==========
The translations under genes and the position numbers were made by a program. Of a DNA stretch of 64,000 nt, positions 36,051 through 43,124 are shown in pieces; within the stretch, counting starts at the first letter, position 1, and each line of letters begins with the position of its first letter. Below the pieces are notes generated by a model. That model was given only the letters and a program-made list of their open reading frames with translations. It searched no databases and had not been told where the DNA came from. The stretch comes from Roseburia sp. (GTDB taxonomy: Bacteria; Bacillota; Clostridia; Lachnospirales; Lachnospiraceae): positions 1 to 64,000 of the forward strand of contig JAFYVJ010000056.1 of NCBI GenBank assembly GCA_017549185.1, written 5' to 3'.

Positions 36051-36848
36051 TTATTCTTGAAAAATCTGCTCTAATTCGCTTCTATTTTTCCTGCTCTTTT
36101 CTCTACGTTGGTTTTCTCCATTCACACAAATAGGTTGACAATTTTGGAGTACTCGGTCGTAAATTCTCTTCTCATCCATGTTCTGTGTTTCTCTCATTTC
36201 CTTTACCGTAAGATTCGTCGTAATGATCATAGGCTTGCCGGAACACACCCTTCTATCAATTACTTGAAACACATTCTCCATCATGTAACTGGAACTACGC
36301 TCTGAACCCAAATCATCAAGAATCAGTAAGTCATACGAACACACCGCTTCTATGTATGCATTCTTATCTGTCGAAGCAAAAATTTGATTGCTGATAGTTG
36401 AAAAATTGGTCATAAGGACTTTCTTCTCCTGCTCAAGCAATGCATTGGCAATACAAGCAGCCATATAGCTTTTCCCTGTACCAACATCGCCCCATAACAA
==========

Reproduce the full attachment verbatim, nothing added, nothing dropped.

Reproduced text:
The translations under genes and the position numbers were made by a program. Of a DNA stretch of 64,000 nt, positions 36,051 through 43,124 are shown in pieces; within the stretch, counting starts at the first letter, position 1, and each line of letters begins with the position of its first letter. Below the pieces are notes generated by a model. That model was given only the letters and a program-made list of their open reading frames with translations. It searched no databases and had not been told where the DNA came from. The stretch comes from Roseburia sp. (GTDB taxonomy: Bacteria; Bacillota; Clostridia; Lachnospirales; Lachnospiraceae): positions 1 to 64,000 of the forward strand of contig JAFYVJ010000056.1 of NCBI GenBank assembly GCA_017549185.1, written 5' to 3'.

Positions 36051-36848
36051 TTATTCTTGAAAAATCTGCTCTAATTCGCTTCTATTTTTCCTGCTCTTTT
36101 CTCTACGTTGGTTTTCTCCATTCACACAAATAGGTTGACAATTTTGGAGTACTCGGTCGTAAATTCTCTTCTCATCCATGTTCTGTGTTTCTCTCATTTC
36201 CTTTACCGTAAGATTCGTCGTAATGATCATAGGCTTGCCGGAACACACCCTTCTATCAATTACTTGAAACACATTCTCCATCATGTAACTGGAACTACGC
36301 TCTGAACCCAAATCATCAAGAATCAGTAAGTCATACGAACACACCGCTTCTATGTATGCATTCTTATCTGTCGAAGCAAAAATTTGATTGCTGATAGTTG
36401 AAAAATTGGTCATAAGGACTTTCTTCTCCTGCTCAAGCAATGCATTGGCAATACAAGCAGCCATATAGCTTTTCCCTGTACCAACATCGCCCCATAACAA